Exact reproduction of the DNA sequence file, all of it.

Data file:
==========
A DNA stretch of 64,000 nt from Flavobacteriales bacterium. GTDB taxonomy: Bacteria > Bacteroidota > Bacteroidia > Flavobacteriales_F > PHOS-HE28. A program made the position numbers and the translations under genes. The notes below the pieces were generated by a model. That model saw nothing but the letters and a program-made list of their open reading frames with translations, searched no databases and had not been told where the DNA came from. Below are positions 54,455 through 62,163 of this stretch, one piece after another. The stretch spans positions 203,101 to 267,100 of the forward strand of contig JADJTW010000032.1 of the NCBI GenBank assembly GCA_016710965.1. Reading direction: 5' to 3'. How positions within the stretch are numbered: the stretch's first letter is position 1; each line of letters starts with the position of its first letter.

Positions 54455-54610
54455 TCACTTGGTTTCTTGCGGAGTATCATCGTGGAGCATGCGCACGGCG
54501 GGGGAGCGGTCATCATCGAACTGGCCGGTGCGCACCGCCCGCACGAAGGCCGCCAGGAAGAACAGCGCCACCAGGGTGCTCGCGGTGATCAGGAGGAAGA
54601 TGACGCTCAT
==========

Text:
A DNA stretch of 64,000 nt from Flavobacteriales bacterium. GTDB taxonomy: Bacteria > Bacteroidota > Bacteroidia > Flavobacteriales_F > PHOS-HE28. A program made the position numbers and the translations under genes. The notes below the pieces were generated by a model. That model saw nothing but the letters and a program-made list of their open reading frames with translations, searched no databases and had not been told where the DNA came from. Below are positions 54,455 through 62,163 of this stretch, one piece after another. The stretch spans positions 203,101 to 267,100 of the forward strand of contig JADJTW010000032.1 of the NCBI GenBank assembly GCA_016710965.1. Reading direction: 5' to 3'. How positions within the stretch are numbered: the stretch's first letter is position 1; each line of letters starts with the position of its first letter.

Positions 54455-54610
54455 TCACTTGGTTTCTTGCGGAGTATCATCGTGGAGCATGCGCACGGCG
54501 GGGGAGCGGTCATCATCGAACTGGCCGGTGCGCACCGCCCGCACGAAGGCCGCCAGGAAGAACAGCGCCACCAGGGTGCTCGCGGTGATCAGGAGGAAGA
54601 TGACGCTCAT